Qantas Earns $1.27 Billion Per Year for Sydney-Melbourne Route

Qantas Earns $1.27 Billion Per Year for Sydney-Melbourne RouteQantas made US$861 million in revenue last year just from flying between Sydney and Melbourne, according to OAG analysis. That’s around AU$1.27 billion at today’s exchange rate.

This ranks Qantas’ Sydney-Melbourne route as the second-highest revenue earner of any route, for any airline, anywhere in the world. The only route that earns more revenue is British Airways’ flights between London Heathrow and New York’s JFK Airport.

Here is the full list of the ten highest revenue routes by airline between April 2018 and March 2019:

  1. British Airways: New York (JFK) to London (LHR)
  2. Qantas: Melbourne (MEL) to Sydney (SYD)
  3. Emirates: London (LHR) to Dubai (DXB)
  4. Singapore Airlines: London (LHR) to Singapore (SIN)
  5. United Airlines: San Francisco (SFO) to Newark (EWR)
  6. American Airlines: Los Angeles (LAX) to New York (JFK)
  7. Qatar Airways: London (LHR) to Doha (DOH)
  8. Cathay Pacific: Hong Kong (HKG) to London (LHR)
  9. Singapore Airlines: Sydney (SYD) to Singapore (SIN)
  10. Air Canada: Vancouver (YVR) to Toronto (YYZ)

Interestingly, Qantas’ Sydney-Melbourne service is the only airline route in the top ten to have actually increased its revenue over the previous year. All of the other top routes earned less for their respective airlines this year than last year.

For regular flyers between Melbourne and Sydney, it’s not hard to see why this route makes so much money for Qantas. Qantas has an average of 488 flights per week between Sydney and Melbourne – that’s an average of 32x daily Boeing 737 flights and 3x daily Airbus A330 flights in each direction.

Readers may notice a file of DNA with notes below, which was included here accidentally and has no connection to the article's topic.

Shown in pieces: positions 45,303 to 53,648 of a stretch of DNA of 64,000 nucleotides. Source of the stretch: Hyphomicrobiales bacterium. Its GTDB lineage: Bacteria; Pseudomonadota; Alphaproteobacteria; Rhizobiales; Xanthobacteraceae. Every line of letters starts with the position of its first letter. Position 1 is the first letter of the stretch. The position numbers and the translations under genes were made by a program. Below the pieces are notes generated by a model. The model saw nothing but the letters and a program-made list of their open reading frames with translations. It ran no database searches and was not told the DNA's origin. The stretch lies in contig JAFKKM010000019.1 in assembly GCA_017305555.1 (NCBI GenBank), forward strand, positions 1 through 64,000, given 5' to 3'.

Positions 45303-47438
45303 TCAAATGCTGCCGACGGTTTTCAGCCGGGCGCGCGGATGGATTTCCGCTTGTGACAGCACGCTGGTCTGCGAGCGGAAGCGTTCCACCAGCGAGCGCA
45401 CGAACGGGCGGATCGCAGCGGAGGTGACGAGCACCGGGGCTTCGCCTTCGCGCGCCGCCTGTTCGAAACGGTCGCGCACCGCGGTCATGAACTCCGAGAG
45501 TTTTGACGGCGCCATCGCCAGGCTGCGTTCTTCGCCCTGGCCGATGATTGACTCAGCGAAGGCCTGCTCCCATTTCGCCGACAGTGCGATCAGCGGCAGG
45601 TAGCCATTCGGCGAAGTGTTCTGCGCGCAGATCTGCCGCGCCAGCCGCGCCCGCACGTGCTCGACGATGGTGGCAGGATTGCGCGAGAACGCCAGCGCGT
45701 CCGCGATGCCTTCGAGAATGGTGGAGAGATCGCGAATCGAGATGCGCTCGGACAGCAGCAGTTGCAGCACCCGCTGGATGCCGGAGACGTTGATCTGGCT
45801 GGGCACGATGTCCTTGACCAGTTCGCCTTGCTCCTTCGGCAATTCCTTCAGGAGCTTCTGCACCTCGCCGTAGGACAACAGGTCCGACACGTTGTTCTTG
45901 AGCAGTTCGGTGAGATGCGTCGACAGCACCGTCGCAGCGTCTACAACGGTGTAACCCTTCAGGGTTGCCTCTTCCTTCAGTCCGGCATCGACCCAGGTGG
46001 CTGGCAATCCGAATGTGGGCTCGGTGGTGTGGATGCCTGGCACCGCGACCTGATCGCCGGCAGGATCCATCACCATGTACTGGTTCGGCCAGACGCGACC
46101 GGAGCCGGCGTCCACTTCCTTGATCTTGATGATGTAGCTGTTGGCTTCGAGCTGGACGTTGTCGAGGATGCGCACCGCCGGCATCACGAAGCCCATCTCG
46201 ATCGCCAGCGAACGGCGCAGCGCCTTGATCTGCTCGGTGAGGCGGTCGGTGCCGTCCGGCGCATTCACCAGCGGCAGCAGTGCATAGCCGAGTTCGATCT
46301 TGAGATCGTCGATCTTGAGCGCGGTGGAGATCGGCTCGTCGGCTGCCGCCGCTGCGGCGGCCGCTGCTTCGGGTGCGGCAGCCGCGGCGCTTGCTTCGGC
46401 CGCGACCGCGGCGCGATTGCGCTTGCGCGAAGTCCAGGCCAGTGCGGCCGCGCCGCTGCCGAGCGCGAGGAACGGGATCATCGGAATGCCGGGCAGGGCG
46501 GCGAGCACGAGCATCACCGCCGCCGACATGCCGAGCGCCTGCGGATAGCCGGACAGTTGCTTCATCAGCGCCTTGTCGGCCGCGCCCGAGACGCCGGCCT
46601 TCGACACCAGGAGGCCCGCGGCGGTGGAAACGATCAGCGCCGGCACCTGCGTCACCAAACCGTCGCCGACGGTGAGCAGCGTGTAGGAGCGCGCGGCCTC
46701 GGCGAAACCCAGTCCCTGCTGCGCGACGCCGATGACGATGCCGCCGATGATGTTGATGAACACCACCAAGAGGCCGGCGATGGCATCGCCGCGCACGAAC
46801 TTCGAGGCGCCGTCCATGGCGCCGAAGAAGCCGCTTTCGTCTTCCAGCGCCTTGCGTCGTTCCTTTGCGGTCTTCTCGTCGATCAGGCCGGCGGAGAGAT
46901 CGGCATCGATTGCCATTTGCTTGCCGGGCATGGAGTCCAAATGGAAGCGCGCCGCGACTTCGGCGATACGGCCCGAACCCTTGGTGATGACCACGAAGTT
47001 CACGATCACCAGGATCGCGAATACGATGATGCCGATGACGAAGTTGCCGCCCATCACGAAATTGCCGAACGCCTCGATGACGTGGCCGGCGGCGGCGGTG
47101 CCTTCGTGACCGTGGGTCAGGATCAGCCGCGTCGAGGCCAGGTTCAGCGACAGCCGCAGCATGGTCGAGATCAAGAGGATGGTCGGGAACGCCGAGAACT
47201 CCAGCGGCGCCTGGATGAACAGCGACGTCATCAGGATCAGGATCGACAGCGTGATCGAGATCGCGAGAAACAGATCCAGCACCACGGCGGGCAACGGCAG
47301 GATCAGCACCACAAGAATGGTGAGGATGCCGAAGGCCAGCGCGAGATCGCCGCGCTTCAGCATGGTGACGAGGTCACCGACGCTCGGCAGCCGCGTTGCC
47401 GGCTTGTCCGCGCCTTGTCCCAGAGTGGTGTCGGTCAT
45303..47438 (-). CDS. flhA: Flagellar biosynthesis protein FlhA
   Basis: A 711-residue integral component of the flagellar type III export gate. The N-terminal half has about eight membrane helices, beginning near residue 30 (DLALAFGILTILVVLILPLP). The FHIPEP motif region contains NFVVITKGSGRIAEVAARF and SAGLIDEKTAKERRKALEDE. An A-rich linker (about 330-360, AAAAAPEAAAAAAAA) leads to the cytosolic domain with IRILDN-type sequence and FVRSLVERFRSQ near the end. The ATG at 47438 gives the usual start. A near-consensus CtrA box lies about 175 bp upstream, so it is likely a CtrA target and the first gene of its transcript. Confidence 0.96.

Domestic airfares have also increased markedly in recent years. A standard Qantas red-e-deal ticket from Melbourne to Sydney now costs $190, and it’s rare to see one-way fares below $150. And if you want to fly from Melbourne to Sydney next Monday morning, good luck getting there for less than $321…

Qantas fares from Melbourne to Sydney on a Monday morning
Qantas fares from Melbourne to Sydney next Monday morning…

Meanwhile, Economy Flex fares currently start from $506 one-way and Business Class costs at least $700. It’s not hard to see why Qantas boasts a RASK (Revenue per Available Seat Kilometre) that’s among the highest in the world for its domestic operations.

The Melbourne-Sydney route also happens to be the world’s second-busiest air route by number of flights, behind Seoul to Jeju.

The OAG data does not take into account each airline’s costs, and therefore is not necessarily an accurate measure of profitability. But as a matter of interest, we estimated that the airline operating cost incurred by Qantas for its Sydney-Melbourne flights is approximately US$212 million (~AU$312 million) per year. That doesn’t account for the airline’s indirect overhead costs, but still leaves a healthy profit margin.

By comparison, British Airways earns US$1.159 billion (~AU$1.7 billion) per year in revenue for its London-New York flights. We estimated that it costs British Airways approximately US$232 million (~AU$342 million) per year to operate these flights. This is based on a calculation of 98 flights per week on a mix of Boeing 747s and Boeing 777s with 299 seats.

Singapore Airlines’ Sydney-Singapore route was also in the top ten. This route earns the airline US$550 million (~AU$811 million) in revenue each year. Singapore Airlines flies from Singapore to Sydney five times per day using a combination of Airbus A380s and Boeing 777s.

Join the discussion on the Australian Frequent Flyer forum: QF MEL-SYD – Second highest global revenue route (Forbes)


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Matt Graham
The editor of Australian Frequent Flyer, Matt's passion for travel has taken him to over 60 countries… with the help of frequent flyer points, of course!
Matt's favourite destinations (so far) are Germany, Brazil, New Zealand & Kazakhstan. His interests include economics, aviation & foreign languages, and he has a soft spot for good food and red wine.

You can contact Matt at [email protected]